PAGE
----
14. Here is when the law is going to be tested the most. You may not agree with Tommy Robinson but his rights under the law are your rights under the law - and this case shows how easily you can fall foul of them. It could very well be you.
15. This is where all this unfocused political activity is actually of little use. What we actually need is a campaign for a new framework that protects political speech. Politics should not be a legal minefield. People must be free to have no holds barred debate.
16. Basic civil rights the world over are founded on the right to free speech, the right of assembly and protest. The state picking off the ringleaders is the behaviour more akin with a tinpot kleptocracy. We cannot have a climate of fear where people are afraid to speak.
17. I actually think Tommy Robinson is a cretin and a bit of a thug. I don't buy this shtick about him being reformed. He's just learned a new catalogue of sophistry to get his same old view under the radar. All the same though, stifling those views only ends up validating them.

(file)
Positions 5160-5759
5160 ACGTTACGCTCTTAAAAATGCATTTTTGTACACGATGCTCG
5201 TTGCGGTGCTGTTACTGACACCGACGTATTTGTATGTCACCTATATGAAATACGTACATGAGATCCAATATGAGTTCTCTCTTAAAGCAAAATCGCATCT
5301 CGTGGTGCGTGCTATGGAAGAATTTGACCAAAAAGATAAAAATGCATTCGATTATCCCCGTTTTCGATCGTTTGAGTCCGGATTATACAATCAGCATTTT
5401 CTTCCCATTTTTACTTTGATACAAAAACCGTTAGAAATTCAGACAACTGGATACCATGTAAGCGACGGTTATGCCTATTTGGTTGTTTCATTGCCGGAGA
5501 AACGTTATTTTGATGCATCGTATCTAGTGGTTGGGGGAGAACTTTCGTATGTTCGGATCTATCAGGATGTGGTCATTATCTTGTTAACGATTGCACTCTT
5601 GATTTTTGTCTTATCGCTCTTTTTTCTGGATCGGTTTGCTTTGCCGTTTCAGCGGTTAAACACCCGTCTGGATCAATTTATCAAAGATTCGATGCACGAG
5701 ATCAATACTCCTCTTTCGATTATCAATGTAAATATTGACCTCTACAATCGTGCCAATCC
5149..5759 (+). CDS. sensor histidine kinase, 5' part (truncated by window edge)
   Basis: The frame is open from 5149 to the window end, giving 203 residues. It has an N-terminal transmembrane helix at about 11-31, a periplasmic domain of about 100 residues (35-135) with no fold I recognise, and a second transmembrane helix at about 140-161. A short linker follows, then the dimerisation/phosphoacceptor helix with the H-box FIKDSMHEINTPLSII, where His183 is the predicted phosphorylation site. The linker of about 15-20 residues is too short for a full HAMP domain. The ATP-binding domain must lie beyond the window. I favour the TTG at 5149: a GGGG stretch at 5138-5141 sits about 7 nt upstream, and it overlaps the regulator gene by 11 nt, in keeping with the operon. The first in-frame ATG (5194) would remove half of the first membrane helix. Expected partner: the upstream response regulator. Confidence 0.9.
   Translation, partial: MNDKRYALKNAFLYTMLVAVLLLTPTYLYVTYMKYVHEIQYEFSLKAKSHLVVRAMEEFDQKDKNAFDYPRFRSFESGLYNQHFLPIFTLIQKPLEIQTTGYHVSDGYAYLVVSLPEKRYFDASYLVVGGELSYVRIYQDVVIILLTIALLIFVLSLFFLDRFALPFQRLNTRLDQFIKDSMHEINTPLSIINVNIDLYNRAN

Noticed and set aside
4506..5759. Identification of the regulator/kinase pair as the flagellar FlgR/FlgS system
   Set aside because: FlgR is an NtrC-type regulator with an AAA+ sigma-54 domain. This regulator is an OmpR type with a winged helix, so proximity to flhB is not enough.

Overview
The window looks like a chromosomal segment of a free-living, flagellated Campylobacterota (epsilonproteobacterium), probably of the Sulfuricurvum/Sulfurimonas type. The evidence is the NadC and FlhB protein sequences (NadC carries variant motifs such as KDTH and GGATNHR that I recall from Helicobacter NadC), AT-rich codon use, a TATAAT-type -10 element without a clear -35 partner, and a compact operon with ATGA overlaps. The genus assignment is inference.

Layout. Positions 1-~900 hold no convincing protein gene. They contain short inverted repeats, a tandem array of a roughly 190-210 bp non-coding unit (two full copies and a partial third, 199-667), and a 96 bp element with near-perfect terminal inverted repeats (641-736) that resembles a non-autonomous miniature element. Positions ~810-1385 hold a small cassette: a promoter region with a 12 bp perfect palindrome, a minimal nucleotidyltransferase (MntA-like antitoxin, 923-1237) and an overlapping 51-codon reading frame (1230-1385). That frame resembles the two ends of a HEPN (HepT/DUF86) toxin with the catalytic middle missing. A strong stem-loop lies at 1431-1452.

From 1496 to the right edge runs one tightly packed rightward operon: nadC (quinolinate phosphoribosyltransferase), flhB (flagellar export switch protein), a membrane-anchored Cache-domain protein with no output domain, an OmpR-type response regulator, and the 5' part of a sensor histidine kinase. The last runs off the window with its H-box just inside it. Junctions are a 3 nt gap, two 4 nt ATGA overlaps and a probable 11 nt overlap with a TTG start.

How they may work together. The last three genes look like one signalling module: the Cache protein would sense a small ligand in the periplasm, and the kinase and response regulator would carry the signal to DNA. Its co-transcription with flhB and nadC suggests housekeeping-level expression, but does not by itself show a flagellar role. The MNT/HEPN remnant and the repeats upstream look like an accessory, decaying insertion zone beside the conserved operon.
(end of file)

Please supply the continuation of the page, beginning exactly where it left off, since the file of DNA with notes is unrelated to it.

18. Already TR has been made a martyr. I saw a petition to free him with over 200k signatures. That's more than the recent petition for a referendum on abolishing the house of lords. People really are animated about this and the government must think carefully.
19. Frankly, I think the whole UK legal system is collapsing anyway. Some blame austerity but I think that's a cop out. I think it is decrepit. It is bogged down in process and procedure and technicality to the point where it has lost touch with its moral mission.
20. I think the system no longer dispenses justice. I think it is simply there to preserve the legal order for the convenience of the the establishment. I think it is living on borrowed time. Too many people have had the book thrown at them for victimless crimes & petty offences.
21. The consequence of that is that the public are gradually losing their faith in the rule of law and in the near future we will see a lot more acts of defiance simply because the technical justice dispensed is totally alien to the public definition of justice.
22. The legal system has become a rich man's toy where justice is there for those who can afford it, but if you're one of the plebs then you are thrown to the wolves. the way millionaires have been able to play the system to disrupt Brexit tells you everything.
23. The legal system is increasingly becoming another arena of politics whereby vendettas and crusades are wages through judicial activism rather than through the party system. This is how elites buy political change.
24. The courts are supposed to be impartial. British justice is said to be our greatest export to the world. But I think we are losing that. It is becoming part of the machinery in a war against the people. If we cannot arrest that decline then the future is quite ugly indeed.